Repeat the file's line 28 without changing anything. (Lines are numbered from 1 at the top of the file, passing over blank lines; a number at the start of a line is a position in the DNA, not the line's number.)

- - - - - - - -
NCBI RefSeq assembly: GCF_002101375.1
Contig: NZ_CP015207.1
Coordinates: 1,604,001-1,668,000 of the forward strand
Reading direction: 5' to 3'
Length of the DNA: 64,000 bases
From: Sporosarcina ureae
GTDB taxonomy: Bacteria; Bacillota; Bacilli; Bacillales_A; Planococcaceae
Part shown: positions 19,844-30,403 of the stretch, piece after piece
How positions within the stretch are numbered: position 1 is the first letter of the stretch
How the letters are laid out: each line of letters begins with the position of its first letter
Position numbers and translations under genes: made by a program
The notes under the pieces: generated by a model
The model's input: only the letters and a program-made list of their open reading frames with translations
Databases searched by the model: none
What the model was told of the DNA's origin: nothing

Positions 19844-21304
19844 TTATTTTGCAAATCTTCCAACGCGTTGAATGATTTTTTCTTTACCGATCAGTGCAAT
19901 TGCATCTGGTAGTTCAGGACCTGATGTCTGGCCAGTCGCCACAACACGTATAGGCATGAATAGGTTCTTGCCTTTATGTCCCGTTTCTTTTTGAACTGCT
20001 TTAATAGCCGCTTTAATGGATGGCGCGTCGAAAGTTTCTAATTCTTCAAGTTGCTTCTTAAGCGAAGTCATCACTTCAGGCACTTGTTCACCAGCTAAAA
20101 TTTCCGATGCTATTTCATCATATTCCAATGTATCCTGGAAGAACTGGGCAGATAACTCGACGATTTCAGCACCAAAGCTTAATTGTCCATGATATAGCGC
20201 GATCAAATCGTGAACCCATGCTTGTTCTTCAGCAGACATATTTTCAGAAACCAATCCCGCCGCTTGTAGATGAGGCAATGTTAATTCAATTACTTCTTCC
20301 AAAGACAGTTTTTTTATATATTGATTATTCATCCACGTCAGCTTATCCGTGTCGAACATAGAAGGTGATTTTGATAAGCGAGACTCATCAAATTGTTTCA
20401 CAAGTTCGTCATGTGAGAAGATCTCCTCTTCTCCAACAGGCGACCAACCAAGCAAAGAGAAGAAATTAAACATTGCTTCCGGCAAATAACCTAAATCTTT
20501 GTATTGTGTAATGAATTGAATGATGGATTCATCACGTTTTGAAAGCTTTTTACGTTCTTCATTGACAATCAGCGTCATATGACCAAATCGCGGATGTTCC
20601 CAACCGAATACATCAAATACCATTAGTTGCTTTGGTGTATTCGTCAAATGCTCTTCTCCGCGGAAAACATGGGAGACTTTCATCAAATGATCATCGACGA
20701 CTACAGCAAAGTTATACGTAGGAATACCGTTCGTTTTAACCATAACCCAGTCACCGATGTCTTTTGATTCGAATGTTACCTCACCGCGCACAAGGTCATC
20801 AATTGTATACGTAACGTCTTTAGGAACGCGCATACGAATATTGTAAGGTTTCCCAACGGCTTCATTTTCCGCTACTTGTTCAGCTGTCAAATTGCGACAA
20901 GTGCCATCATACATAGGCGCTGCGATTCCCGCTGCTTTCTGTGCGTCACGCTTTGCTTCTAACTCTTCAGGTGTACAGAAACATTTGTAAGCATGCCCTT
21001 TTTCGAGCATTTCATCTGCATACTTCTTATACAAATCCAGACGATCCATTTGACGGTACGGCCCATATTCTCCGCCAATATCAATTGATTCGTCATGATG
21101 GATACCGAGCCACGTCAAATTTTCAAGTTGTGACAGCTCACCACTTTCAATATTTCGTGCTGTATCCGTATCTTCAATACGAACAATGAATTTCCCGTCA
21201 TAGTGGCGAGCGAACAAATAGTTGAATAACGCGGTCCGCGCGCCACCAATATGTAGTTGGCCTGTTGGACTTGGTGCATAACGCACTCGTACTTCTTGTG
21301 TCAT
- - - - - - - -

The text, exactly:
20901 GTGCCATCATACATAGGCGCTGCGATTCCCGCTGCTTTCTGTGCGTCACGCTTTGCTTCTAACTCTTCAGGTGTACAGAAACATTTGTAAGCATGCCCTT